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Patent Term Adjustment Explained

Innovation is the backbone of scientific advancement, driving the development of lifesaving treatments, more sustainable food systems and exciting new technologies across industries. Intellectual property protections, such as patents, incentivize this innovation by offering temporary protection and ownership of new technologies, products and processes that require significant investment and risk to develop. But patents only provide protection for all that effort for a limited period. When unreasonable delays in examining and granting patents cut into that time, patent term adjustment comes in to play.

What is patent term adjustment?

Patents protect an inventor’s innovation for a finite period, generally 20 years from the filing date of the application. Patent office delays and/or examination backlogs reduce the term of a patent period. Patent Term Adjustment (PTA) provides compensation for the period of protection lost because of undue delays. PTA works by restoring a portion of the lost patent term. While PTA sometimes fails to fully compensate innovators, it helps innovators to recoup some lost profits and bring them closer to the position in which they would have been if there had not been delays.


How does PTA work around the world?


Some examples of how PTA is applied:

  • United States: The U.S. Patent and Trademark Office (USPTO) automatically calculates and restores the portion of the patent term lost due to unreasonable delays. Following a PTA calculation, an adjusted patent expiration date is indicated for the issued patent.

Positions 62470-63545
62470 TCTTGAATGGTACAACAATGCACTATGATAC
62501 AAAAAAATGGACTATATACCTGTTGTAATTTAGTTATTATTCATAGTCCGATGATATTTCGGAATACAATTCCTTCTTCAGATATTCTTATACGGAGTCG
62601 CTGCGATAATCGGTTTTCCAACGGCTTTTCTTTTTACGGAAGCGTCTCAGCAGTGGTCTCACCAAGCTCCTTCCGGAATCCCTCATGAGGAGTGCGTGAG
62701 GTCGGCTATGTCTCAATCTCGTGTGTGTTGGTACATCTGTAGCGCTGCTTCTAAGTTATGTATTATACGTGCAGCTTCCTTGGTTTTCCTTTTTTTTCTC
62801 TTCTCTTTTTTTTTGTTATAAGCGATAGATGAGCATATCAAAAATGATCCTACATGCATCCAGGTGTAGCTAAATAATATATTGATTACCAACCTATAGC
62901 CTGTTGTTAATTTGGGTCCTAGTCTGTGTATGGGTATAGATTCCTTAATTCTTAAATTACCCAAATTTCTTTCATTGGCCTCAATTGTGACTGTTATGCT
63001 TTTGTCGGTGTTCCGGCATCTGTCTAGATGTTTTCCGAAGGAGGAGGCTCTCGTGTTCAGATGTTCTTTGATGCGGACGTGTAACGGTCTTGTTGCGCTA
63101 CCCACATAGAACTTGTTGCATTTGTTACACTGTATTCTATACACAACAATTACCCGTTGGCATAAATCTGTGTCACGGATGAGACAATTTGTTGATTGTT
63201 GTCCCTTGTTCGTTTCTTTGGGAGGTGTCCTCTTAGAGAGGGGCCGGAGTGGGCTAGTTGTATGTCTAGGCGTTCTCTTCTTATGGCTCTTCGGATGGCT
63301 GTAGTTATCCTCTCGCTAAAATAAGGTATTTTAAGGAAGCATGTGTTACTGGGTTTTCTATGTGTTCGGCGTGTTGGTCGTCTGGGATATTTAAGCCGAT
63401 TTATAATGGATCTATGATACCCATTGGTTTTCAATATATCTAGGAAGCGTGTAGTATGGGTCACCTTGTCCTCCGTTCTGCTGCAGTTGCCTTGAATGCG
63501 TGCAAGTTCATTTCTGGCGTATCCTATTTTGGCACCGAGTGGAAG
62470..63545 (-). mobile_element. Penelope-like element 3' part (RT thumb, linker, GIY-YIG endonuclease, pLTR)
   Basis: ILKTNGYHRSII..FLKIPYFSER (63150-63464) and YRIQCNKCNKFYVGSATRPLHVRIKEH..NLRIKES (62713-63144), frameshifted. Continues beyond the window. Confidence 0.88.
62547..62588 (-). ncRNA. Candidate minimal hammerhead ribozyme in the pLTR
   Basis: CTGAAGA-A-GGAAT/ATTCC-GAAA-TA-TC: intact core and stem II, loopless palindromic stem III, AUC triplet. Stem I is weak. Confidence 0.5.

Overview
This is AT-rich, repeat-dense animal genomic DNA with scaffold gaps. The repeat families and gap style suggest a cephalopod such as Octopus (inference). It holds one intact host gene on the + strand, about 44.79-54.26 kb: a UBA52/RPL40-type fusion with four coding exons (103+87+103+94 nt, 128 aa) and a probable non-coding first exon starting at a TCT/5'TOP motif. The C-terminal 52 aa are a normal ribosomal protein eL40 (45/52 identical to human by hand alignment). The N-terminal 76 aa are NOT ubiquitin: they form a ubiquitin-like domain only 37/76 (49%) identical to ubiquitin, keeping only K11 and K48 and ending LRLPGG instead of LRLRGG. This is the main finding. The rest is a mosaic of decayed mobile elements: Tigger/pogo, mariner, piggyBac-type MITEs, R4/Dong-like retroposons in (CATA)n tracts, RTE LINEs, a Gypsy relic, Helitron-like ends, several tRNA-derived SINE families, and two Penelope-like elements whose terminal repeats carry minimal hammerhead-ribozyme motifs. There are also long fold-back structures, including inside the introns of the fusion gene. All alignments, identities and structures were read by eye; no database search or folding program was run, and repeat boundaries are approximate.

• Korea: In Korea, a patent holder may seek adjustment from the Korean Intellectual Property Office (KIPO) within three months of the patent being granted, if they believe their patent has been unduly delayed. If a patent is granted more than four years after the filing of the patent application and more than three years after a request for examination (whichever is later), the patent is eligible for PTA.
  • Chile: Chile’s PTA mechanism is similar to Korea’s with two key differences. Eligibility occurs five years after the patent application was filed or more than three years after a request for examination (whichever is later), and the patent holder must submit the request within six months of the patent being granted.


What are the benefits of addressing backlogs and utilizing PTA when backlogs cannot be avoided?


London Economics estimated that combined losses from patent backlogs cost the global economy over $10 billion a year. Patent backlogs are particularly harmful for small start-up firms. According to a USPTO Economic Working Paper, for every year an ultimately-approved patent application is delayed, a start-up firm’s employment growth decreases by 21 percent and its sales growth decreases by 28 percent on average over the following five years. Each year a patent application is delayed, the average number of subsequent patents granted decreases by 14 percent. As such, there are wide-ranging benefits to innovators and broader society from reducing patent review backlogs and applying PTA policies in markets.


Further, addressing backlogs means more innovations are shared sooner as part of the patent disclosure process, empowering potential competitors to build on those inventions. In a sector like biopharmaceuticals, such competition can mean more medicines in the same therapeutic class, more options for patients overall and lower prices. It also helps deliver innovations to people who need them more quickly.


Clear PTA policies give inventors the confidence to take risks and invest in developing new technologies. PTA simply serves to adjust for regulatory delays, providing a partial restoration of the time and value lost during the patent examination process (and specifically does not extend the full 20-year patent term). Such incentives are vital to supporting a strong innovation ecosystem responsible for remarkable progress – now and for generations to come.

Clear Patent Term Adjustment policies help give inventors the confidence to take risks and invest in developing new technologies.

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